Guide to Attorney Job Search


According to the dictionary, an “attorney” or a “lawyer” is “a professional person authorized to practice law” — basically two terms for the same profession.

Typically, in the USA, that person has attended and graduated from a law school, and, most importantly, has passed (or is preparing for) the bar exam in the state where they practice law.

The population of attorneys in the United States has surpassed well over a one million, with thousands of aspiring attorneys starting law school each year.

Every day — whether the economy is fast or slow, whether jobs are plentiful or scarce — lawyers are engaged in career development, career transition, and job search.

When and How to Job Search

Like most people, many lawyers think about looking for the next job only when they want (or need) a new job.

Sometimes, it’s a product of slow growing dissatisfaction from feeling underpaid or undervalued. Sometimes, it’s a product of sudden shift, like a merger, corporate bankruptcy, layoff, or graduation from law school.

The most successful lawyers don’t just think about the job search when they want or need a new job.

They know that attorneys risk falling behind if they aren’t thinking about career development, professional development, professional branding, networking, building an executive presence, or opening themselves to new opportunities.

Here in Job-Hunt’s Guide to Job Search for Attorneys and Lawayers, we’ll talk about:

  • Current trends in legal hiring.
  • Demystify the modern job search process.
  • Why lawyers should care about platforms like LinkedIn.
  • How to use LinkedIn in a stealth job search.
  • How to become a targets of acquisition.

We’ll talk about practical, actionable steps you can take to improve your legal carer, to attract new opportunities, and to land new legal positions.

Career Options for Attorneys / Lawyers

Attorney jobs are not typically low-stress, so finding the right one for you is important. This can be challenging, whether you have passed your local bar exam or opted for a different career path.

Job search is also challenging whether you have been practicing law for years in a law firm, working as legal counsel inside a company or other organization, or starting your career fresh out of law school.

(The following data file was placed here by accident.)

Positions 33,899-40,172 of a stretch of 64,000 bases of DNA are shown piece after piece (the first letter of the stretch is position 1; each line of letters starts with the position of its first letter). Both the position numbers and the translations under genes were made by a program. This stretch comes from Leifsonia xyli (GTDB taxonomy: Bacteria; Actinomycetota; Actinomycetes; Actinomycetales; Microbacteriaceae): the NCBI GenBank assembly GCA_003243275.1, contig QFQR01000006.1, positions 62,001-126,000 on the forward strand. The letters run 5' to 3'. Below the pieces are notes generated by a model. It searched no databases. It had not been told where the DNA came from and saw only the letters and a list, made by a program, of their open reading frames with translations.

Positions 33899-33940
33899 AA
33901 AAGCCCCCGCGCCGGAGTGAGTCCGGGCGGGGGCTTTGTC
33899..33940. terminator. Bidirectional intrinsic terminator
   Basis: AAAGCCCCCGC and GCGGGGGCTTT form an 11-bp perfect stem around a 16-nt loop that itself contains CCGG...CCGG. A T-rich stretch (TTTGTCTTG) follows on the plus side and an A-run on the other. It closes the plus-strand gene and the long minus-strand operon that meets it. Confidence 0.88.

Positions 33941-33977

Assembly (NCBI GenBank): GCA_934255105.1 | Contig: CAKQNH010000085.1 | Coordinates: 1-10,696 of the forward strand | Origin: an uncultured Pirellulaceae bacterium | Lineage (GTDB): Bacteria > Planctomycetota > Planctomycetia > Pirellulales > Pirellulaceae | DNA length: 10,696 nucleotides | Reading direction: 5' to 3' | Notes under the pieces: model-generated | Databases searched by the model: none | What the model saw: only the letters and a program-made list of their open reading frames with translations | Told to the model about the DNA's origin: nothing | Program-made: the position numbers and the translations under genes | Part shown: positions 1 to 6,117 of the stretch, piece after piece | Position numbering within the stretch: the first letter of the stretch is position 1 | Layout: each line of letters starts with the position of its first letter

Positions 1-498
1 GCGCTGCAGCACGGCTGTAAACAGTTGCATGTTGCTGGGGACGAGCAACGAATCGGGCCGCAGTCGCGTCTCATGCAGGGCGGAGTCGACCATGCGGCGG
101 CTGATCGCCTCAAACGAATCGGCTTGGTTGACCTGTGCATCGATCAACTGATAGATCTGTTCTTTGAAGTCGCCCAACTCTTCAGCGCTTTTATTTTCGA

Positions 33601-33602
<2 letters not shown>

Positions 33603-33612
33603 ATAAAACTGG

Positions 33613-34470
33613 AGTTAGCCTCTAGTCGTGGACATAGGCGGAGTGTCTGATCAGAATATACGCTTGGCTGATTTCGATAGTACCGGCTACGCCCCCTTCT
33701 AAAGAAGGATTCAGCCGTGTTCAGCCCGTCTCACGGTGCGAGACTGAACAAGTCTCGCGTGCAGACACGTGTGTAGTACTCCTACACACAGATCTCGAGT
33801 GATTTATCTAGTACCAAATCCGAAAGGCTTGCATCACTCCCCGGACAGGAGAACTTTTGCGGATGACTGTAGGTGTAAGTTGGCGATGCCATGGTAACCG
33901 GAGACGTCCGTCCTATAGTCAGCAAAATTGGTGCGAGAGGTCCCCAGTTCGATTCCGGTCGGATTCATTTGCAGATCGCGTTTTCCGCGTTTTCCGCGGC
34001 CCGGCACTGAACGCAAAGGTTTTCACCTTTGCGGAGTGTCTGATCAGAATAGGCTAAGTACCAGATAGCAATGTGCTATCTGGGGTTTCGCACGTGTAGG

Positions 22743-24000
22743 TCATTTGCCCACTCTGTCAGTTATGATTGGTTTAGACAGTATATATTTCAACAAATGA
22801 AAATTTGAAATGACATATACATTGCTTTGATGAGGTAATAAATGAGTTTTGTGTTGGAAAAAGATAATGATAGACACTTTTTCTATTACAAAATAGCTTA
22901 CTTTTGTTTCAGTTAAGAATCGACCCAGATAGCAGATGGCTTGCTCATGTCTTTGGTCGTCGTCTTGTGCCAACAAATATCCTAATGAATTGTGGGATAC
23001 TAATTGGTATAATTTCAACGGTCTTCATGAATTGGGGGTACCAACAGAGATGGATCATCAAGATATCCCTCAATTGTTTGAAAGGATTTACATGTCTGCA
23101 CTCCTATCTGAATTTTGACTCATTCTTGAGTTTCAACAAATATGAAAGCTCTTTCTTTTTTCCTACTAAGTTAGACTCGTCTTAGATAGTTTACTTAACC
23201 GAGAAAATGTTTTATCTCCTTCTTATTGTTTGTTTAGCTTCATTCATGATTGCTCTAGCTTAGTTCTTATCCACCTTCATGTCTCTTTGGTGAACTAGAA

Not everyone is interested in a traditional legal career (or in taking bar exams). The good news is that, with a law degree, you have a wide range of opportunities in both the public and the private sector.

If you are just starting your legal career, you also have many options and, usually, heading down one path (associate in a law firm or corporate counsel in a business) does not cut you off from other paths if you change your mind later.

New Tools and New Rules in Job Search Today

Since attorneys are very familiar with rules and how often they change, learning the rules and staying up-to-date with the latest in attorney job search tools is essential — but not necessarily easy to do today.

Technology, specifically social media and search engines, have dramatically changed the recruiting/job search game for everyone. Recruiters use different methods than in the past, and job seekers are learning how to respond.

Since a job search is not something that people do every day, or even every year, not understanding the new methods of finding a job is a big handicap. Learning the new rules and tools for effective job search is required.

Attorney Job Search Expert: Attorney Shauna C. Bryce

Shauna C. Bryce is a career strategist for lawyers at all levels. Her roster of private clients includes leaders in government, Global 100 law firms, Fortune 500 businesses, and other top organizations—including Google, Dreamworks, Major League Baseball, the U.S. Supreme Court, and the White House. She’s is a graduate of Harvard Law School with 20 years in law and legal careers.

As a lawyer, Shauna worked in the Manhattan flagship office of a Global 100 law firm and served on the hiring committee of an Am Law 200 law firm. In addition to writing several books and a blog, she’s appeared in publications or events for Forbes, Bloomberg Law, the American Bar Association, the National Association for Women Lawyers, Harvard Law School, and more. For additional information go to

If you have any questions or comments, please send them to questions [at]

Let the attorney job search begin!

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